Lawmakers and regulators need to look at AI not as a homogenous technology, but a set of techniques and methods that will be deployed in specific and increasingly diversified applications. There is currently no generally agreed-upon definition of AI. What is important to understand from a technical perspective is that AI is not a single, homogenous technology, but a rich set of subdisciplines, methods, and tools that bring together areas such as speech recognition, computer vision, machine translation, reasoning, attention and memory, robotics and control, etc. These techniques are used in a broad range of applications, spanning areas as diverse as health diagnostics, educational tutoring, autonomous driving, or sentencing in the criminal justice context, to name just a few areas of great societal importance. From a legal and regulatory perspective, the term AI is often used to describe a quality that cuts across some of these applications: the degree of autonomy of such systems that impact human behavior and evolve dynamically in ways that are at times even surprising to their developers. Either way, whether using a more technical or phenomenological definition, the justification and timing of any legal or regulatory intervention as well as the selection of governance instruments will require a careful contextual analysis in order to be technically workable and avoid both overgeneralization as well as unintended consequences.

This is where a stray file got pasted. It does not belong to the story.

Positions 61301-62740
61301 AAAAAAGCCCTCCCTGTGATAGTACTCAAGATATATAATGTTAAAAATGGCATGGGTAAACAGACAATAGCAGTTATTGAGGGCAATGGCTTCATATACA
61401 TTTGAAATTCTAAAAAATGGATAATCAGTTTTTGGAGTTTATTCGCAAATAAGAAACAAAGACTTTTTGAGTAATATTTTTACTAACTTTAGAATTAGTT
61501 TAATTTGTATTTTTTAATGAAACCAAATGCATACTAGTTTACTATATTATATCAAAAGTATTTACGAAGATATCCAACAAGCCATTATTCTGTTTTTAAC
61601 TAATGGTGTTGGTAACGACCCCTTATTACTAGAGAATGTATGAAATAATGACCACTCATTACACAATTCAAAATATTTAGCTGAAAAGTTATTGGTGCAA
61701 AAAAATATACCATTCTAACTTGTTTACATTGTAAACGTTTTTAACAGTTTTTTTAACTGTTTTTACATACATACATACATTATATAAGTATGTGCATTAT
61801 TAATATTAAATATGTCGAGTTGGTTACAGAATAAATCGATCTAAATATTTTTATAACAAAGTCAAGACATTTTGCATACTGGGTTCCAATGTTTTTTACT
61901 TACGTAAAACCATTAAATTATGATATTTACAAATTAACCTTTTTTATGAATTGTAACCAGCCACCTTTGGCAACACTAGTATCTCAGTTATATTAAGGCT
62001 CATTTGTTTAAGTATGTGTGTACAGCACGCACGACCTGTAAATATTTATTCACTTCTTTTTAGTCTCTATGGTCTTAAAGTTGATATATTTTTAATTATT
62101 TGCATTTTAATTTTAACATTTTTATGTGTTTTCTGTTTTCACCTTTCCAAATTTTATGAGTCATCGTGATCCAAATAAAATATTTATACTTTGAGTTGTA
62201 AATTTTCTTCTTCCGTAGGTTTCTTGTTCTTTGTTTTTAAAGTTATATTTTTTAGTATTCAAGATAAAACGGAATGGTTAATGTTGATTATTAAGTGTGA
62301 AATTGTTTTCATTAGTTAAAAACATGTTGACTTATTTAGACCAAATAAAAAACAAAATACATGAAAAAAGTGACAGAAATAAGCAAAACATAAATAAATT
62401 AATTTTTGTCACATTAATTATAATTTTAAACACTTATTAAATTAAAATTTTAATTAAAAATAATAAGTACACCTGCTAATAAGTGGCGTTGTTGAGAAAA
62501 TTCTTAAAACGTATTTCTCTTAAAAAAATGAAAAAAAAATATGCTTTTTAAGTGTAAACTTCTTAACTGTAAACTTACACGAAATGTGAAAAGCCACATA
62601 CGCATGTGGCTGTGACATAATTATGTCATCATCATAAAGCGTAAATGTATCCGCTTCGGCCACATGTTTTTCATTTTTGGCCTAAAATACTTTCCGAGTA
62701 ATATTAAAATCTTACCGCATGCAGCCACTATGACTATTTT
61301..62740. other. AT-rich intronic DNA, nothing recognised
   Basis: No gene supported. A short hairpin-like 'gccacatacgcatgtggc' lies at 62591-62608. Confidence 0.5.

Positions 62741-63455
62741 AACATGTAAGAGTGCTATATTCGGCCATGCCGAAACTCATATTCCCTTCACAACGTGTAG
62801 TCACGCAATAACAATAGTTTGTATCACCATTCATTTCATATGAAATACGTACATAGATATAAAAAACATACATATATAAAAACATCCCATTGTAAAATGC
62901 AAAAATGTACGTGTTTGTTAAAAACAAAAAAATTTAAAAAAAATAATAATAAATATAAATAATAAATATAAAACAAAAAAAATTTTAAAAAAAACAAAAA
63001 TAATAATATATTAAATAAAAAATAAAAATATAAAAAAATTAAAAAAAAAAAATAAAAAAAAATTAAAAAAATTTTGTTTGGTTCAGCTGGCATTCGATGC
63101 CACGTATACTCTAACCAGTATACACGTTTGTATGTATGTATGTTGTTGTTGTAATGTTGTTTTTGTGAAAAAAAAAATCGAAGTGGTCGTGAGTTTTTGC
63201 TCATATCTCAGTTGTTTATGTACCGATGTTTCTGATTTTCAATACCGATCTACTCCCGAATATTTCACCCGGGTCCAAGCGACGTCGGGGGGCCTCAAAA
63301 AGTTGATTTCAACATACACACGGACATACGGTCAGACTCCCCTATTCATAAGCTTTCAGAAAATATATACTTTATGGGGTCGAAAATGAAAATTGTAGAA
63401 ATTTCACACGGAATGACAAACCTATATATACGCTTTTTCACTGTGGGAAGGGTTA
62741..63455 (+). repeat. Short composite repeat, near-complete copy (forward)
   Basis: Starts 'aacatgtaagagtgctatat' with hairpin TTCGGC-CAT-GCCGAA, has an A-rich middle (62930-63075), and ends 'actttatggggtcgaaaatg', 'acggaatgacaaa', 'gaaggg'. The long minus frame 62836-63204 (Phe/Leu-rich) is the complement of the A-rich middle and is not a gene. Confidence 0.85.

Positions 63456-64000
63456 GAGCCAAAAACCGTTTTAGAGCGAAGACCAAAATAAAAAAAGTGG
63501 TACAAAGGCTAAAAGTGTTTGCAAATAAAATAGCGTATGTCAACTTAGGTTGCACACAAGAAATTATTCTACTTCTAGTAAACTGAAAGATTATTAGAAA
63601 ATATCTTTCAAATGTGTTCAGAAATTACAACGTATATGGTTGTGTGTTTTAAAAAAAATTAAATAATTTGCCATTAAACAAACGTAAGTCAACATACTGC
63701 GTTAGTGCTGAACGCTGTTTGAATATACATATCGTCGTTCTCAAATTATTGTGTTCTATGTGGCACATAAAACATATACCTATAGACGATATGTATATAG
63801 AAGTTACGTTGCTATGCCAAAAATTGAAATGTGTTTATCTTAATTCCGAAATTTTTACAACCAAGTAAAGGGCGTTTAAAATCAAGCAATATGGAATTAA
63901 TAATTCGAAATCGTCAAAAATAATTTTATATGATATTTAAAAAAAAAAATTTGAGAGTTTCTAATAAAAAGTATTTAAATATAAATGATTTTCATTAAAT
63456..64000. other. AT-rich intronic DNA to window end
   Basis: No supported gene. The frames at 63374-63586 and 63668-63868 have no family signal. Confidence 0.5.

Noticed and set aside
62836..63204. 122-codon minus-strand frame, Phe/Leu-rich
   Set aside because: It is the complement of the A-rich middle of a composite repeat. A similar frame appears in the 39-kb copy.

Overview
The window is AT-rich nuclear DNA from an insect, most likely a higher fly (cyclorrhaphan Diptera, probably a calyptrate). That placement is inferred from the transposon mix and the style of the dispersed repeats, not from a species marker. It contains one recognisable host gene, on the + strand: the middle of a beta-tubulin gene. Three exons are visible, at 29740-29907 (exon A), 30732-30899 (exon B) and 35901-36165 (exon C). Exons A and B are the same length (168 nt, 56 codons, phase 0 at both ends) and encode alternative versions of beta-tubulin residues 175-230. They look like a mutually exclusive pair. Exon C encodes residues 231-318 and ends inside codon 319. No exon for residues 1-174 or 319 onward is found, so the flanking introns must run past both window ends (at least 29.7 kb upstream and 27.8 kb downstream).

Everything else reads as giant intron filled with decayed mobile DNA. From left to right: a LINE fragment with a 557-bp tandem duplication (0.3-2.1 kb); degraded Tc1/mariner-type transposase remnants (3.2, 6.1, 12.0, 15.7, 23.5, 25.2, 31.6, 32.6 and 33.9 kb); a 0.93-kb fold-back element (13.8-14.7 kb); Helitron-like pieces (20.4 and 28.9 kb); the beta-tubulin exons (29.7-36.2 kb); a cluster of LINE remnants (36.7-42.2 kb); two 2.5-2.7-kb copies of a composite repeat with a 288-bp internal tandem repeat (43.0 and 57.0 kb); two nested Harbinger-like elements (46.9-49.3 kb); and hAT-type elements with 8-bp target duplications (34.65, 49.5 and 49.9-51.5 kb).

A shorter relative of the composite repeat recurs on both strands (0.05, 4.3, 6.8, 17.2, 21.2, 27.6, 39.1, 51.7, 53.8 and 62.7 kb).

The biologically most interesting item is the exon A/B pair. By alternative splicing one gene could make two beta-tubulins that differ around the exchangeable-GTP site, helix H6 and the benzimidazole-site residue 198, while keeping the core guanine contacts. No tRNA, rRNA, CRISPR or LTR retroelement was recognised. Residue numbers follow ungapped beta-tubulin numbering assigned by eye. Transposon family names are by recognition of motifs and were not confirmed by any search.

Given the breadth and scope of application, AI-based technologies are expected to trigger a myriad of legal and regulatory issues not only at the intersections of data and algorithms, but also of infrastructures and humans. As a growing number of increasingly impactful AI technologies make their way out of research labs and turn into industry applications, legal and regulatory systems will be confronted with a multitude of issues of different levels of complexity that need to be addressed. Both lawmakers and regulators as well as other actors will be affected by the pressure that AI-based applications place on the legal system (here as a response system), including courts, law enforcement, and lawyers, which highlights the importance of knowledge transfer and education (more on this point below). Given the (relative) speed of development, scale, and potential impact of AI development and deployment, lawmakers and regulators will have to prioritize among the issues to be addressed in order to ensure the quality of legal processes and outcomes — and to avoid unintended consequences of interventions. Trending issues that seem to have a relatively high priority include questions around bias and discrimination of AI-based applications, security vulnerabilities, privacy implications of such highly interconnected systems, conceptions of ownership and intellectual property rights over AI creative works, and issues related to liability of AI systems, with intermediary liability perhaps at the forefront. While an analytical framework to categorize these legal questions is currently missing, one might consider a layered model such as a version of the interop “cake model” developed elsewhere in order to map and cluster these emerging issues.